Kiev allowed himself a brief glance at the night. The tip of the blade twitched. Perhaps it could sense the bloodshed around it, knew that there would only be more to come. He sometimes wondered if it was the blade's thoughts that filled his mind, darkened his dreams. Was it the creature inside that whispered to him at night? Was it merely trying to sate its endless hunger? But staring through the crowd and the war and the enemy, he now understood the truth. This needed to be done. There was no other way to stop the storm.

He advanced, and the crowd parted as they saw him and realized his identity, until he had a clear path to stand next to his father. The man who had raised him did not acknowledge his son's presence. His focus was too centered on the battle below. And Kiev, transfixed by the horror of the war, did not want it.

A sea of bloodied bodies surged forward against the city wall, rushing forward and falling back and rushing forward again like waves battering a stormy shore. With each charge, more of the invaders fell, but before their bodies touched the ground three more would run screaming forward to take their place. They clutched spears and broken blades and crude clubs and anything else they could find to crack an imperialist skull.

Their mages floated on the backlines. Filthy rags fluttered in the wind behind them. Had Kiev been closer, he would have seen the arcane symbols stitched into each one, throwbacks to dark rituals of power too terrible even for this war. Light erupted from the mages as, in turn, they threw forward the power they held within. Kaleidoscope daggers spiraled between rainbow missiles, crashing against the walls, sending chunks of brick flying. The castle's defenses glowed with the effort of trying to maintain the building's shape.

“They have yet to take the gate,” said Kiev. “There may still be some hope.”

“What do you know of hope?” said the King. His gripped on the bannister tightened. “Hope is a sick thing that rips husbands from their wives and gold from its pockets. It is the darkness' whisper that tempts us forward into oblivion. Is that what you see down there? Hope?”

“I see men,” said Kiev. “Men we can kill.”

The King turned to stare at Kiev. How long had it been since they were last this close? Since they last spoke so many words to each other? Were it not for the circumstances, Kiev might have found joy in this moment. “Not these men. Not today.”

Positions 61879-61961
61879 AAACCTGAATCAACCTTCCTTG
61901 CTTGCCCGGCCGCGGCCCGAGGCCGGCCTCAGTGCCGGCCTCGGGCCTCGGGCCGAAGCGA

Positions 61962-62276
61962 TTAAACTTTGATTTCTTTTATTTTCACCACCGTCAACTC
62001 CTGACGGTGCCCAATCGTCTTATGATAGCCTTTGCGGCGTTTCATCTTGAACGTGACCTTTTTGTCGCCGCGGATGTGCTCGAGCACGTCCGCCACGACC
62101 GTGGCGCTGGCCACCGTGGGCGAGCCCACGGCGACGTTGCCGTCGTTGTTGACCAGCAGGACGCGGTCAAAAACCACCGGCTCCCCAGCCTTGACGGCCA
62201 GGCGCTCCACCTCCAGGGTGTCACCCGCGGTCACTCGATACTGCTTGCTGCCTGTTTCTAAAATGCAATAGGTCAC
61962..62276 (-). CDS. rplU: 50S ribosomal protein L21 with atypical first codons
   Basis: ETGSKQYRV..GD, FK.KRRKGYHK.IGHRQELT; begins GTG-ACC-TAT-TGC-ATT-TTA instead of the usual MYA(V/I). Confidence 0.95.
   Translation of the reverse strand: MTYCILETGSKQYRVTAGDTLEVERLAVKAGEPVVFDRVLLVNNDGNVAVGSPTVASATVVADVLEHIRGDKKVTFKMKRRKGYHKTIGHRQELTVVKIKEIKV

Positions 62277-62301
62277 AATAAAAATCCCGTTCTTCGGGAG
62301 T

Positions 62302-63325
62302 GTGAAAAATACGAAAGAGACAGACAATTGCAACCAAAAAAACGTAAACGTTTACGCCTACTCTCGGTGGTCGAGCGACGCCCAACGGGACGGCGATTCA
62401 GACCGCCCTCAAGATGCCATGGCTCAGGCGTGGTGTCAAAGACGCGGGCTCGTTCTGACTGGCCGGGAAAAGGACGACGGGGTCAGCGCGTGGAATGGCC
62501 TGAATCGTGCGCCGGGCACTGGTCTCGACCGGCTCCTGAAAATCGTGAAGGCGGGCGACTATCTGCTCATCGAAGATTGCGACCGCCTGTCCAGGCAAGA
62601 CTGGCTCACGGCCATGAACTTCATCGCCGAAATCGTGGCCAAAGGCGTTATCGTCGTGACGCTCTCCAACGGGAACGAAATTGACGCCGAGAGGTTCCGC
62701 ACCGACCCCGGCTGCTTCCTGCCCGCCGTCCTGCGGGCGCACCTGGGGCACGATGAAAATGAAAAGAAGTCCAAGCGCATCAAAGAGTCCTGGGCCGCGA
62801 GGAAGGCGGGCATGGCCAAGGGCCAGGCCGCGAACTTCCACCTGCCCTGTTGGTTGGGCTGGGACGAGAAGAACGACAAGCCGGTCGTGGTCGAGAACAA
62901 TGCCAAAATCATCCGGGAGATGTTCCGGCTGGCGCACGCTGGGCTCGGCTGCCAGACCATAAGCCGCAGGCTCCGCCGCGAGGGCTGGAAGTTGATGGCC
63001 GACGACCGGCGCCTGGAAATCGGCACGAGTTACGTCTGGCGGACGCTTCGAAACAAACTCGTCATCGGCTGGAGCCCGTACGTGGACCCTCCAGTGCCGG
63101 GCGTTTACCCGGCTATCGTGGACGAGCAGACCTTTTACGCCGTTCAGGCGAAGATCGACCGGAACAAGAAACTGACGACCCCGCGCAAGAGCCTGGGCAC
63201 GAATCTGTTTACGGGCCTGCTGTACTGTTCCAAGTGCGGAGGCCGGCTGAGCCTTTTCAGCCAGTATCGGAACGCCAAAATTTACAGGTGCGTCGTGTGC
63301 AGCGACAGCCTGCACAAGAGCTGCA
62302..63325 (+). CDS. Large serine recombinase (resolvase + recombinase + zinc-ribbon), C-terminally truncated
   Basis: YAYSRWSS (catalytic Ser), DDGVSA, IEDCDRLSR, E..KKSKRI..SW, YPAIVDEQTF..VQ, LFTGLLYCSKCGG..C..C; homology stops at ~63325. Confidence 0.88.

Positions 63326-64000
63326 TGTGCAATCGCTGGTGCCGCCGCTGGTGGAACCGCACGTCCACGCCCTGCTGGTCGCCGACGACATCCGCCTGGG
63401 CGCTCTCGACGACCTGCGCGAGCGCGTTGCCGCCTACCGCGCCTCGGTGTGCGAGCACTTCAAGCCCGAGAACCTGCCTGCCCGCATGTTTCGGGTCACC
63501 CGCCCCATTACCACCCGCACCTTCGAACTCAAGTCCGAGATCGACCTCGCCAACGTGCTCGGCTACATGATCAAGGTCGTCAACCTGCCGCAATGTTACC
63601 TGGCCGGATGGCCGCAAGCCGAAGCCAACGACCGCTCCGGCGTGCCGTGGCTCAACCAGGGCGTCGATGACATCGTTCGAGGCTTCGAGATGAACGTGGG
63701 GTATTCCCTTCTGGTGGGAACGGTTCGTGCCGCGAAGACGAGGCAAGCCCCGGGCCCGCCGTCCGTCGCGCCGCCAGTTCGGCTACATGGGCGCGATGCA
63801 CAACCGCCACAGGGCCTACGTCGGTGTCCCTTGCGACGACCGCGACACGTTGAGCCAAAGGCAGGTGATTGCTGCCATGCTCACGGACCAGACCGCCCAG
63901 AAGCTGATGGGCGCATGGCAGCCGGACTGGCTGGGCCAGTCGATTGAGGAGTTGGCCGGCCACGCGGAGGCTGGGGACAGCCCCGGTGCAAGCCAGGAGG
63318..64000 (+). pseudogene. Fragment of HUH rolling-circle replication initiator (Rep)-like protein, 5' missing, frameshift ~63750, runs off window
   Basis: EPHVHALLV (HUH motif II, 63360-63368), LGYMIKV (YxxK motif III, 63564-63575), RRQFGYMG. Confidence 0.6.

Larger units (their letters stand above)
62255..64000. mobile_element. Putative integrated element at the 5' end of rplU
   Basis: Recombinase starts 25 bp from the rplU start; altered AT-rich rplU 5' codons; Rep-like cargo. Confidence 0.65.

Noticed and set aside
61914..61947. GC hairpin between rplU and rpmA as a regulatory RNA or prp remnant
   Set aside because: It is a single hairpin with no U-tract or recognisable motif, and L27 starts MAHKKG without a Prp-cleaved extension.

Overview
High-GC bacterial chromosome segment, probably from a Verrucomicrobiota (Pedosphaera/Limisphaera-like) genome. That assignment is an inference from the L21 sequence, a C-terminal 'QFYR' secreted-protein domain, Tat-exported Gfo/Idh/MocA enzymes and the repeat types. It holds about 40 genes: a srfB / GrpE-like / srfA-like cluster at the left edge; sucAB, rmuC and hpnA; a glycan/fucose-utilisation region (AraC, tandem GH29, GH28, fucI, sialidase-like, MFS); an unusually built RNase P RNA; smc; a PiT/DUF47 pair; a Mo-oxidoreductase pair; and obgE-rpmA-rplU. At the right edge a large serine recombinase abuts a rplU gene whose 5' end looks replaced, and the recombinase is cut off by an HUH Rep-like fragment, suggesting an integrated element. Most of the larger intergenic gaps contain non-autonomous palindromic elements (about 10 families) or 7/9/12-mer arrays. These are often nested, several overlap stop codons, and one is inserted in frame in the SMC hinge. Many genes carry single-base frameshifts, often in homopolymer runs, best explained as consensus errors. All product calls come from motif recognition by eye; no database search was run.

“To be cursed with anything but a fool for a father,” said Kiev. “Don't you see their corpses on our steps? Their blood soaking our earth? We could slaughter them all, were you not so cowardly.”

His father looked away, again hypnotized by the battle. “I would have thought the same, when I was younger.”

“And now?”

He no longer seemed to be addressing his son but a memory, a faded ghost seen only to him. “Now I wonder if it is not best for us to die.”

That was it then. The answer. The one Kiev had not expected but still dreaded. The one the Blade had whispered to him through these long weeks. Only one way to save the kingdom then. A trade. Kiev stepped forward and drove the Blade into his father's back.

His father stumbled forward, grasping at the air. Blood streamed from his mouth and nose and the wound and covered the stone, the knife, Kiev's hands. Ripping the blade free, Kiev stepped back, stared. He had expected to feel more. He had expected, perhaps, some sort of regret or horror. But watching his father writhing in blood, he felt only a weak satisfaction. The King turned to look at his son for the final time. Kiev grabbed his shoulders, shoved him over the side of the bannister. The body fell and landed in the center of the scrambling invaders.

And Kiev's ears filled with the cackle of the Blade.